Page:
The most important part of this essay is how you explain why that unique part of you is important, and how it will help you thrive at a UC and tie into your personal and academic goals.
The UC provided a worksheet to help students brainstorm ideas for these essays.
Here is what the UC admissions department offered for Number 8:
8. What is the one thing that you think sets you apart from other candidates applying to the University of California?
Don’t be afraid to brag a little. Even if you don’t think you’re unique, you are — remember, there’s only one of you in the world. Lots of things can influence who you are, such as your experiences, family, interests and values.
Here are a few lists to help you get started.
List three of your personality traits (if you need help, ask your friends or family how they would describe you):
What do you value in your life? What’s important to you?
List three of them here:
What are you passionate about?
3. What items or possessions do you cherish? List them here and think about why they’re meaningful to you:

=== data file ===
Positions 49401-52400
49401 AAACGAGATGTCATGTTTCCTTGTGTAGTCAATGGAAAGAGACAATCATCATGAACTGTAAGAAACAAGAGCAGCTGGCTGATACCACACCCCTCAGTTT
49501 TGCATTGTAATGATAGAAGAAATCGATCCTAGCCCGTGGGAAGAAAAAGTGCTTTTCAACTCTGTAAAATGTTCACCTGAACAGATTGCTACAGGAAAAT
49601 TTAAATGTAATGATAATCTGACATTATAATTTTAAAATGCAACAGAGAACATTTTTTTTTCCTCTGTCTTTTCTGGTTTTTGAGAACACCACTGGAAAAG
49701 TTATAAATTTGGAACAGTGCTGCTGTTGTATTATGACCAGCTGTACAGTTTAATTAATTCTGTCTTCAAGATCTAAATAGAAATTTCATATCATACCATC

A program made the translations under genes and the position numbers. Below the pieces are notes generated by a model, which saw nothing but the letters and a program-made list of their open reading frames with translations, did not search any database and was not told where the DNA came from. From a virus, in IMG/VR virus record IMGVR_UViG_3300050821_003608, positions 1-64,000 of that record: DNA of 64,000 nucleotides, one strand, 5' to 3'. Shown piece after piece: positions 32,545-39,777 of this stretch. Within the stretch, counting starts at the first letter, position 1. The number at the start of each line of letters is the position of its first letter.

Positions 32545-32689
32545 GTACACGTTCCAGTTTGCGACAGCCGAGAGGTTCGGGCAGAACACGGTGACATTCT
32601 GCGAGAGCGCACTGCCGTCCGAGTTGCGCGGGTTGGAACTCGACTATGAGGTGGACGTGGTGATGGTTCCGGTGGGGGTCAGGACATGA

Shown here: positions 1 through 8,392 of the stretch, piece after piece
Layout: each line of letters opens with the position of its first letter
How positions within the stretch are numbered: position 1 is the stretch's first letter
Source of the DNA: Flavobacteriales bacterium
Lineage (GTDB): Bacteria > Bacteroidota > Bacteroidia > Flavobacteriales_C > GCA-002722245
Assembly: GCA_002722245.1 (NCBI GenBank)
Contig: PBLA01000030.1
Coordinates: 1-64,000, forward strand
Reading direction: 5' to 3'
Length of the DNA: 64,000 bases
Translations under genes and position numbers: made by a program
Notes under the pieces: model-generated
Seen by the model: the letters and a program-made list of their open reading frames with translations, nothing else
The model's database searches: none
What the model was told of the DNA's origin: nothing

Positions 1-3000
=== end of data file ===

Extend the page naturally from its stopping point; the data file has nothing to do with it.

Does anything overlap? Is there one thing that stands out? Are there any that you would want to share more information about? Just remember, once you get an idea, make sure to focus your essay with a specific example.
Back to me and my ideas for you on Prompt 8:
Do you notice that this exercise is essentially trying to help you identify a core personal quality, characteristic or value? The UC uses other words for these, such as your personality traits, passions, what you “value in your life,” or “items or possessions” you cherish.
It’s all the same stuff. Just pick ONE good one, find a specific example of it, and write on!
There’s also a strong chance that you might flesh out great topic ideas for the other 7 mini-essays by going through this brainstorming process for Prompt 8!
Such as a leadership experience for UC Prompt 1, or something about your creative side for UC Prompt 2, or a specific talent or skill for Prompt 3, or a challenge you faced for Prompt 5, or a do-good volunteer or job experience for Prompt 7.
Collect ALL your ideas, and then sort through them to see how they line up with the prompts.
Remember, the best way to give admissions officers at the UC a clear picture of you is to paint four SPECIFIC and CLEAR smaller images of parts of you in each essay.
If you try to cram in too many ideas and points into each essay, the picture grows muddled and murky.
This short presentation can help you learn How to Write a Short Essay, such as these short UC essays that need to be fewer than 350 words each.
If you need more help with these, I offer tutoring and editing services on these and other application essays. Learn more on my SERVICES page.